English-only in Lino Lakes

David Roeser’s English-only proposal is both offensive and ineffective.

It is often said that the United States is a nation of immigrants, and Minnesota is no exception. Even a cursory glance at the state’s history will show the role Scandinavians, Germans and other Europeans have played in Minnesota’s history. That glance at the state’s current demographics will show that immigrants — from East Africa, Central America and Asia — continue to shape history and culture for the better.
Despite this, Lino Lakes City Councilman Dave Roeser has proposed an English-only policy. The ordinance would require all government services to be conducted in English. If a non-English speaker asks the city for translation, the cost of it would fall on that non-English speaker. Roeser claims his rationale for the law is purely economic.
But just how much money does this save the city of Lino Lakes? One would hope a considerable sum, considering the cost of the equal protection lawsuits that might ensue if the ordinance is passed.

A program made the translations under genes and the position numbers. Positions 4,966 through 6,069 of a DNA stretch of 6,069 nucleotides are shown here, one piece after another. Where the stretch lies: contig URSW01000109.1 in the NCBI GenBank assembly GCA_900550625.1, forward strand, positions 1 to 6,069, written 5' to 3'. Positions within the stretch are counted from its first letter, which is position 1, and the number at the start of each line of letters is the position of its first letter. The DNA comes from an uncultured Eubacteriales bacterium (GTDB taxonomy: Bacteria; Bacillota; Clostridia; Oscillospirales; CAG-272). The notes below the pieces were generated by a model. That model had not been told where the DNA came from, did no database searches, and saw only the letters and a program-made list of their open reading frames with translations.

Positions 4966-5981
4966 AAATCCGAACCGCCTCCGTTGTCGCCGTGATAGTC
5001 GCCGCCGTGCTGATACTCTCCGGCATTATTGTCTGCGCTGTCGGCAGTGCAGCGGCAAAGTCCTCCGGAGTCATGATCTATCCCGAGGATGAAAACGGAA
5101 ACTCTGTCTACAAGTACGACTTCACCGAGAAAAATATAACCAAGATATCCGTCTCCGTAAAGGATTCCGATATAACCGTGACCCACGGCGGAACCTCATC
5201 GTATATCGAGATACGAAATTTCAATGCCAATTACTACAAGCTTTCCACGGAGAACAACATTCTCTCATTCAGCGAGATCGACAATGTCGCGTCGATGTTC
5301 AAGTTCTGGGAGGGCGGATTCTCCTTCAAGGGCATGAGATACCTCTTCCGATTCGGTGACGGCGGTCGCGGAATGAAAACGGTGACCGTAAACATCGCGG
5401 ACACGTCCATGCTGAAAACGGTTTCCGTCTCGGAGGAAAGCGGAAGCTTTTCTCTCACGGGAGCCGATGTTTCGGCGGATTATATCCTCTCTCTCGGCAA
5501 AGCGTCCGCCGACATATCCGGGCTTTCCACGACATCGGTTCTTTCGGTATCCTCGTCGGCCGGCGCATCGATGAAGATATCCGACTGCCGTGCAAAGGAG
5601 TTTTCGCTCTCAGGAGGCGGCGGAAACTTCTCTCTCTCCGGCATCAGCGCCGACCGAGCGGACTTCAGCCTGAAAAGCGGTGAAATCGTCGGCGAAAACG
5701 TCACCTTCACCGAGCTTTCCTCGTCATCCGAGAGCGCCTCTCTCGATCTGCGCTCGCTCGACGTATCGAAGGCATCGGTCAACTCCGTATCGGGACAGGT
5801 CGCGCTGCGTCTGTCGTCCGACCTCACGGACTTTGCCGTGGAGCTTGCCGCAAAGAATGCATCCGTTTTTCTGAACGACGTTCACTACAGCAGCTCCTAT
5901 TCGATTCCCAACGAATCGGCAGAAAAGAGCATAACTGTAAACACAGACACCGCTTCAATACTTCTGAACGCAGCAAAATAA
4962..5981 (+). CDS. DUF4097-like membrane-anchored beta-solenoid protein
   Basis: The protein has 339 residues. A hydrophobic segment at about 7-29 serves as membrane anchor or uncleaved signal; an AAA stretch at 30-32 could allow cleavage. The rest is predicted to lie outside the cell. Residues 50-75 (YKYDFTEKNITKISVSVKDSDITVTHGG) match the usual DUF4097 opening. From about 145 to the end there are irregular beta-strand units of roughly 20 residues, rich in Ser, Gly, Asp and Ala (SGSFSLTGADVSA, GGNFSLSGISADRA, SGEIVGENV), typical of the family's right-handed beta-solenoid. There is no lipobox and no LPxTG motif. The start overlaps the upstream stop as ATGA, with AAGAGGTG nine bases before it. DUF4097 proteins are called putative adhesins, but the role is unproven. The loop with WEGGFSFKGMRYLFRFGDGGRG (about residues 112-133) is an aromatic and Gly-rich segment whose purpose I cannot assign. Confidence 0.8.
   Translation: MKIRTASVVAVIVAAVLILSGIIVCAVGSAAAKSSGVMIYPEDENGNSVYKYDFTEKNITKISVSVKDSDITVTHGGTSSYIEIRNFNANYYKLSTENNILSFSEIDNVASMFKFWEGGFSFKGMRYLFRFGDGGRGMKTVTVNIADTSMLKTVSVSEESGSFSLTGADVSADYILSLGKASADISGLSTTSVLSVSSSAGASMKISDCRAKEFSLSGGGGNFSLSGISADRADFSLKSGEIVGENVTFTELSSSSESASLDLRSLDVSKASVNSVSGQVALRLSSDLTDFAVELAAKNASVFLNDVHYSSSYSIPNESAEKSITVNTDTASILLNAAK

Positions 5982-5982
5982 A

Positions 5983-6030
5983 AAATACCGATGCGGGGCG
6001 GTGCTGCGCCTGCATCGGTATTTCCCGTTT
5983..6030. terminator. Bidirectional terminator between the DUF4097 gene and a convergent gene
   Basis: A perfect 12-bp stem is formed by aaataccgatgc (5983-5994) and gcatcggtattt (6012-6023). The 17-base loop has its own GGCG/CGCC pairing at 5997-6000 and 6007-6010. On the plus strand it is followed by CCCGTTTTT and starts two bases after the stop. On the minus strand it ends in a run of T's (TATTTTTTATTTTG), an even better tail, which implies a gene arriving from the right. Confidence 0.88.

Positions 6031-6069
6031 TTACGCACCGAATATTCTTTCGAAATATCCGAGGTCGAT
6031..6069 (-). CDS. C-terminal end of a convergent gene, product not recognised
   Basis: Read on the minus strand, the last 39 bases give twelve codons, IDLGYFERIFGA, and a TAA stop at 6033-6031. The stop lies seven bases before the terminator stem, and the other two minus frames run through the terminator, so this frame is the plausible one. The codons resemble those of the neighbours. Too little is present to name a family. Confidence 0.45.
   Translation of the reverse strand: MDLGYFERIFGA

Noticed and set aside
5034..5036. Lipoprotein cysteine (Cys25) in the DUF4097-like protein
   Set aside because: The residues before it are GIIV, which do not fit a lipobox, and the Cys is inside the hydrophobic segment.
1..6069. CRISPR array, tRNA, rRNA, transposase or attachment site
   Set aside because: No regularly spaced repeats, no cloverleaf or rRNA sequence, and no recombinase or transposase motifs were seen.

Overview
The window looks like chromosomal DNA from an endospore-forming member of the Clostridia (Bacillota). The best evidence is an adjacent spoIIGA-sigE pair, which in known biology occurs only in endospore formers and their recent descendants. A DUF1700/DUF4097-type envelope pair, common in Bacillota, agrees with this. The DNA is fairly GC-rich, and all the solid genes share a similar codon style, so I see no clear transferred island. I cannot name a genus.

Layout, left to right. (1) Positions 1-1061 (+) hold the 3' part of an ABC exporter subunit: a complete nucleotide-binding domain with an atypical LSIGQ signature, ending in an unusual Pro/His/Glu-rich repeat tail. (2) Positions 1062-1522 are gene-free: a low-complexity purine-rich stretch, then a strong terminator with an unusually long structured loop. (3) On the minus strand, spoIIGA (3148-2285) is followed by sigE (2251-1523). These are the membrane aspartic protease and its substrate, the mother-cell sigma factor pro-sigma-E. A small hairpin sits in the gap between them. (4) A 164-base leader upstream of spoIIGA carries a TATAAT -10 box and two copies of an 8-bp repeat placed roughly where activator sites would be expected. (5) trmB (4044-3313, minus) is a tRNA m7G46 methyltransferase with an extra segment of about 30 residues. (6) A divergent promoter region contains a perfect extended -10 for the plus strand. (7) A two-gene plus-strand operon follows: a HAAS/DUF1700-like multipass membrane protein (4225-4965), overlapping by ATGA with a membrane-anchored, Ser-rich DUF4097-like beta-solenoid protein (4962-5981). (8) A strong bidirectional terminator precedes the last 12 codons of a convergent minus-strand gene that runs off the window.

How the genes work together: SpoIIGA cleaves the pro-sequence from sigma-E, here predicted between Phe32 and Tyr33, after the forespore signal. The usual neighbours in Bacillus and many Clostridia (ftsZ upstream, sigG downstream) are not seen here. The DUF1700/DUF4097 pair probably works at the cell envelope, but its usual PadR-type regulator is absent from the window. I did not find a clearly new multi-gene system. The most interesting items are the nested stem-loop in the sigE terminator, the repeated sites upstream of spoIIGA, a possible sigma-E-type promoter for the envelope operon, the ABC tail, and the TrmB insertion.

Yet Roeser himself doesn’t really seem certain about that. When the Star Tribune asked him whether any segment of the city speaks English as a second language, Roeser replied that he’s never looked into it. “It doesn’t matter,” he told the Star Tribune. “It’s about saving money in the future.” For the record — which Roeser apparently didn’t bother to look at before proposing the insulting policy — 95 percent of the city’s residents speak English at home, and translation requests there are rare.
The proposal flies in the face of Minnesota’s rich history of immigration. But it’s even more disturbing that, in the process, the policy would be wholly ineffective and, with the potential lawsuits, possibly counterproductive.